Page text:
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Protection of Conscience Project

www.consciencelaws.org

Service, not Servitude

About the Protection of Conscience Project

General

Organization

The Project is a non-denominational, non-profit initiative supported by an  Advisory Board and Project team.

Purpose

The Project operates a website in order to

  • advocate for protection of conscience legislation;

  • facilitate communication and co-operation among protection of conscience advocates;

  • provide legislative draftsmen with useful information;

  • promote clarification and understanding of the issues involved to assist in reasoned public discussion;

  • act as a clearing house for reports from people who have been discriminated against for reasons of conscience, directing them to legal assistance and other support when possible.

General Policy

The Project does not take a position on the morality of contentious procedures.  Instead, it critiques policies of coercion and encourages accommodation of objecting health care workers.  It does not direct or manage protection of conscience initiatives. The people best placed to deal with a problem are those directly involved. For the benefit of those working for protection of conscience, the Project

  • provides information
  • offers suggestions
  • encourages co-operation
  • facilitates communication

As the opportunity arises, the Project responds to critics and draws attention to attitudes, policies and laws that fail to make sufficient allowance for legitimate freedom of conscience.

Scope and limitations of Project advocacy

Freedom of conscience is a fundamental freedom that is important to both religious and non-religious believers in many different contexts. Unfortunately, people in all walks of life around the world suffer under the heel of repressive and discriminatory laws and policies that attack their ability to live and work according to their conscientious convictions.

Focus: health care

Nonetheless, it appears that, even in self-professed liberal democracies - if not especially there - deliberate and continuing attempts to suppress freedom of conscience are disproportionately directed at physicians, pharmacists, nurses, other medical professionals and health care providers. Hence, the activities of the Protection of Conscience Project are limited to the preservation and protection of freedom of conscience in the delivery of health care. This does not imply that preservation of freedom of conscience in other contexts is less important.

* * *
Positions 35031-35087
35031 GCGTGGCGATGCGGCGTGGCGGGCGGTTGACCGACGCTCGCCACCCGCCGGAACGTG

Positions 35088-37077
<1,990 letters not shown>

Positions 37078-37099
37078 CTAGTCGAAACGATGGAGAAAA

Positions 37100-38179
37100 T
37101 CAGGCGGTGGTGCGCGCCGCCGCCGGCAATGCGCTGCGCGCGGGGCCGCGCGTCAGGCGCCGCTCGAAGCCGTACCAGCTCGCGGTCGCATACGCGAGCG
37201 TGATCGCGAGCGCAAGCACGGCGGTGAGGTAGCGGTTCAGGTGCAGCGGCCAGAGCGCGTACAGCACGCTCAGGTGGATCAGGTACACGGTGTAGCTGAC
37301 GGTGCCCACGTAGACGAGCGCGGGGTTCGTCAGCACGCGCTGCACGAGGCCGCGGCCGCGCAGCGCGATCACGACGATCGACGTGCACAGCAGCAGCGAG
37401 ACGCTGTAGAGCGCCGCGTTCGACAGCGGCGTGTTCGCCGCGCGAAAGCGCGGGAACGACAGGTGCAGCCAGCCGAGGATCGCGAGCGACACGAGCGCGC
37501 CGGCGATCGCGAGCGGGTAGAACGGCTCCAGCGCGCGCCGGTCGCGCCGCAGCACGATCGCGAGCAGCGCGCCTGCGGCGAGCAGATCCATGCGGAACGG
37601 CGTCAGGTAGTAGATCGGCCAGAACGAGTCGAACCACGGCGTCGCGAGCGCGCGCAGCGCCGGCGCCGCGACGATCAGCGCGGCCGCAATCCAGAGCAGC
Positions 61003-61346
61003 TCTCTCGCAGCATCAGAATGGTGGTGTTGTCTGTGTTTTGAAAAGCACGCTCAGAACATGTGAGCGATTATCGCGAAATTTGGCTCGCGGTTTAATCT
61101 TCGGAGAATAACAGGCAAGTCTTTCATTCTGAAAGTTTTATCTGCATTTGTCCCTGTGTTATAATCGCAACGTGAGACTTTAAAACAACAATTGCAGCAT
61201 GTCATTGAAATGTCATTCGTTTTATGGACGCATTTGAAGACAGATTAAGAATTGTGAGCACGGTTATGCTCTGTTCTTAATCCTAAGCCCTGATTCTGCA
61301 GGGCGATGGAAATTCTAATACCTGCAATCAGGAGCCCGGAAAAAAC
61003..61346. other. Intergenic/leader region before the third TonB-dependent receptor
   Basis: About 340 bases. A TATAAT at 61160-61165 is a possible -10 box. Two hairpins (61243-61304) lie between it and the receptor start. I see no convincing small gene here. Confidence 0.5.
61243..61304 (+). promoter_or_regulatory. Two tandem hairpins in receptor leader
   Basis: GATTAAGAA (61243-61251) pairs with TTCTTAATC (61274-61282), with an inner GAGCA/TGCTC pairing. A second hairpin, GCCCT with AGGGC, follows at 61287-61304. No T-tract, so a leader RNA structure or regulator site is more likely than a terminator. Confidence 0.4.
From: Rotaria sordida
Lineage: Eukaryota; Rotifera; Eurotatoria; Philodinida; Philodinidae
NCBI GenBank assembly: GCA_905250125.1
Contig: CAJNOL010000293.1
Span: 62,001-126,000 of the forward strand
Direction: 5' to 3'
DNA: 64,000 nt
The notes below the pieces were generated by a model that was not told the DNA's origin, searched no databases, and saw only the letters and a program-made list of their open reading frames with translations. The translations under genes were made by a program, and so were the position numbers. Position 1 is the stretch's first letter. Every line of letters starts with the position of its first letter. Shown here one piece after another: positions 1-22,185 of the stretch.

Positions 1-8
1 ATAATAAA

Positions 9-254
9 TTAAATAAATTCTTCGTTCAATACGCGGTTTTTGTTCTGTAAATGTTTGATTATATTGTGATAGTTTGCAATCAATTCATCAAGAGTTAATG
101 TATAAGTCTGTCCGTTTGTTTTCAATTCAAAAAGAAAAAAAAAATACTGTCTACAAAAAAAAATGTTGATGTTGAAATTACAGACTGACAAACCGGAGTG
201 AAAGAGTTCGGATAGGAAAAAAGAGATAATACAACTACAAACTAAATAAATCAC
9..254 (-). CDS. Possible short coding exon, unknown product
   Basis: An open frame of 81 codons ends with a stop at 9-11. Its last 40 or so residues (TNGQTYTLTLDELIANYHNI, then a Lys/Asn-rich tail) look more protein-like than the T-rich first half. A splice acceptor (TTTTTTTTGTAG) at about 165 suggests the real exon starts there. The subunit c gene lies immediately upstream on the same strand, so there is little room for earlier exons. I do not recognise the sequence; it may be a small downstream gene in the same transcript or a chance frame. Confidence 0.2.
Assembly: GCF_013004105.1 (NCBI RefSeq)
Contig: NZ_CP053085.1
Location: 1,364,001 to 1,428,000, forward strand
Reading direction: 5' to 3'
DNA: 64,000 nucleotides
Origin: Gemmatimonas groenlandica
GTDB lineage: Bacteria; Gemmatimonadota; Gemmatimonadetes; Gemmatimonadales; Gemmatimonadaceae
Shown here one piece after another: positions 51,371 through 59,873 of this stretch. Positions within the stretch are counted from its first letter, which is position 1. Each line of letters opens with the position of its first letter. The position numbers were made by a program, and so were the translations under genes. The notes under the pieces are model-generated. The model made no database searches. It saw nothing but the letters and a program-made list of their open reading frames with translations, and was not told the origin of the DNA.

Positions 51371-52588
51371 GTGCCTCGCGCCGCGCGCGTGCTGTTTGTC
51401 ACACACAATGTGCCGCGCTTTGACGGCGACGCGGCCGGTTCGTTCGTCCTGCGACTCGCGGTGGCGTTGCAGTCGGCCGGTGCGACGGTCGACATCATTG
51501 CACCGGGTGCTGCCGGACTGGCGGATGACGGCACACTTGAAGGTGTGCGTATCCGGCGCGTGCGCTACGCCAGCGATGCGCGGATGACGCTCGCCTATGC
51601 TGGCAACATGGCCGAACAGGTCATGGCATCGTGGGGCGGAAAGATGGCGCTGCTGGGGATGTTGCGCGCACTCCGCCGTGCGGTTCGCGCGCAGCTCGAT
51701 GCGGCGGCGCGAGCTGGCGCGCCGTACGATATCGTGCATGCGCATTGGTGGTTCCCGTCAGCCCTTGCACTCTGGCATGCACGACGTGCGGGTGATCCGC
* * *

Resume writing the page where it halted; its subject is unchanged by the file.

Claims of conscience

Given this focus, a further question arises. Claims of conscience are often made by people on both sides of controversial issues. For example: physicians may assert that their desire to provide a procedure or service is motivated by their conscientious convictions; others may explain their refusal to provide the same service in exactly the same terms. The former hold that they are conscience-driven to do a good that they believe ought to be done, the latter that they are similarly driven to refuse to do an evil that ought to be avoided.

The key distinction

Here one encounters an important distinction that is often missed in discussions about the limits of democratic freedoms. It is one thing to limit freedom of conscience by enacting laws that prevent people from doing everything that they want to do. But to force people to do things that offend their conscientious convictions cannot be reconciled with the best traditions and aspirations of liberal democracy. It is, in principle, inconsistent with the most rudimentary principles of civic friendship, a serious assault on the essential foundation of fundamental freedom, and offensive to human dignity. It is a fundamental injustice that cannot be rectified or ameliorated by appeals to theories of justice or notions of equality.

Securing the foundation

Thus, the Protection of Conscience Project, without denying the importance of freedom of conscience in its widest sense, restricts the scope of its activity to advocacy for freedom of conscience in its most essential and foundational sense. Simply put, those providing health care must not be forced to do what they believe to be wrong, or punished for refusing to do so.

 

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